A passion for sustainable construction led UQ PhD student Mateo Gutierrez to explore the potential of bamboo as an environmentally friendly local building material.
Bamboo is fast becoming a popular choice in Australia for flooring and furniture, but Mr Gutierrez said global construction industries could be transformed if building regulations incorporated bamboo as a structural building material option.
“Bamboo is an excellent building material because it is highly renewable and it has remarkable mechanical properties, it’s lightweight, flexible and strong,” Mr Gutierrez said.
“It’s fast-growing as it is actually a grass, which increases the turnaround of harvests from timber’s 30 years to three years for bamboo poles – there are many benefits.”
After joining the University’s fire safety engineering research group, UQ Fire, in 2016, Mr Gutierrez, a structural engineer by trade, began looking at the performance of bamboo structures when exposed to fire.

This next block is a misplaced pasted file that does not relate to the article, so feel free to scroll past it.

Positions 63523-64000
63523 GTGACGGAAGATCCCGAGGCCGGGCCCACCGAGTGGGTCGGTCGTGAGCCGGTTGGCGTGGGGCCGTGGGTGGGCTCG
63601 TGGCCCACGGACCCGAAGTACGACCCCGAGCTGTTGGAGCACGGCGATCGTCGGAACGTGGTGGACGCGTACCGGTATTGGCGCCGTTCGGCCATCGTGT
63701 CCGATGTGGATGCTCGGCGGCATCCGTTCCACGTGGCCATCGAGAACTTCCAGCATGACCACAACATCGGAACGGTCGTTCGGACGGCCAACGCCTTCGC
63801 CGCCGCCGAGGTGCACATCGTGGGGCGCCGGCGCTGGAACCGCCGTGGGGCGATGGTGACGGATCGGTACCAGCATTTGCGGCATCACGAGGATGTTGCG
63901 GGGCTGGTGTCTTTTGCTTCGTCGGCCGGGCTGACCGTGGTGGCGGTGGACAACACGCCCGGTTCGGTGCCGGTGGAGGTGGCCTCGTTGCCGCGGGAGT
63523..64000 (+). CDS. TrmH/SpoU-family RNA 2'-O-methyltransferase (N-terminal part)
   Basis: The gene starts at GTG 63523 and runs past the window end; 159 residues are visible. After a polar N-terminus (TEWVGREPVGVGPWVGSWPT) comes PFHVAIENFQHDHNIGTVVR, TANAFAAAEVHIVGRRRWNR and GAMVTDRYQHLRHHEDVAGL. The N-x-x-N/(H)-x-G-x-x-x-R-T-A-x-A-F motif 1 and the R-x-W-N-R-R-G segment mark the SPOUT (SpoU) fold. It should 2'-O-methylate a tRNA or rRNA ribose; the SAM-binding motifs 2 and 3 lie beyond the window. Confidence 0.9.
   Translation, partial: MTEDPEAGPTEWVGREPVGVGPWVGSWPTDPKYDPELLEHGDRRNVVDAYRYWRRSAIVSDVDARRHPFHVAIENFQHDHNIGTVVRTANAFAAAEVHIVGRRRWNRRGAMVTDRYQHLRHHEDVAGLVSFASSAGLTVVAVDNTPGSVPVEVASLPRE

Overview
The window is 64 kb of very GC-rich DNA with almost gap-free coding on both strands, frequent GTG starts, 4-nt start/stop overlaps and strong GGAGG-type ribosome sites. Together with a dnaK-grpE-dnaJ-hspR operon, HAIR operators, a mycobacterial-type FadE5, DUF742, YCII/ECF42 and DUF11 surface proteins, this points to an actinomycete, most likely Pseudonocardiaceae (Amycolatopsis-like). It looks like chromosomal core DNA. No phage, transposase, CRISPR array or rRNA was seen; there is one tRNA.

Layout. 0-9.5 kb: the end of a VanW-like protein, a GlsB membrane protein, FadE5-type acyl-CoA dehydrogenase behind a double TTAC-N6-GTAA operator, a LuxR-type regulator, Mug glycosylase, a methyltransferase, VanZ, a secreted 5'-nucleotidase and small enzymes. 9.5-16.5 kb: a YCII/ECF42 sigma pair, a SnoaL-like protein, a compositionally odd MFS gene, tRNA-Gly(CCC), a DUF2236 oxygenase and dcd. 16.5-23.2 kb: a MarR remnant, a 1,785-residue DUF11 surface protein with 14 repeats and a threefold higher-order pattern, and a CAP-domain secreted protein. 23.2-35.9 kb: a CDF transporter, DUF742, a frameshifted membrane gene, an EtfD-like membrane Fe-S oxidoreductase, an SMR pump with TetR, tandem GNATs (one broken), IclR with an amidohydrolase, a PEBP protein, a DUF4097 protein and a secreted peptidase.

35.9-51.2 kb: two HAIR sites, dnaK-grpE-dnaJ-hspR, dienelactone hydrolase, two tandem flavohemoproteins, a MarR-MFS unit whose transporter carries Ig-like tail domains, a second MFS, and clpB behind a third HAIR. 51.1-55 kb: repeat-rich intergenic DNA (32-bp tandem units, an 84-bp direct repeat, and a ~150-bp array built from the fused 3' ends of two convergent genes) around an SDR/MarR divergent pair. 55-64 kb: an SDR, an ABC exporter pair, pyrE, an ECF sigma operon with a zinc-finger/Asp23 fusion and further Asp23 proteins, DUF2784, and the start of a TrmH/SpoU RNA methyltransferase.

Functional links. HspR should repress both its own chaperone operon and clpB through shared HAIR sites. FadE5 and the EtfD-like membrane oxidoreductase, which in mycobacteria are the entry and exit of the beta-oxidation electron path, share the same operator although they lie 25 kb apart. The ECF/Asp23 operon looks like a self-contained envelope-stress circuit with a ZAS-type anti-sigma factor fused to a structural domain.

Global company MOSO International has provided the UQ Fire team with industry support, contributing engineered bamboo beams for laboratory-based fire testing.
“During testing, we found that when burning, bamboo creates a char layer that protects the inner layers that are not directly exposed to fire, which means it’s relatively hard-wearing in a fire” he said.
“Like timber, bamboo suffers a reduction in structural integrity at high temperatures, but our goal is to understand how that reduction occurs and how we can predict the failure of load-bearing elements in a building.
“We aim to develop design frameworks that can predict how bamboo buildings will fare in fires, and these could be used to inform revisions of the Australian building regulations, and perhaps see bamboo in Australian urban environments.”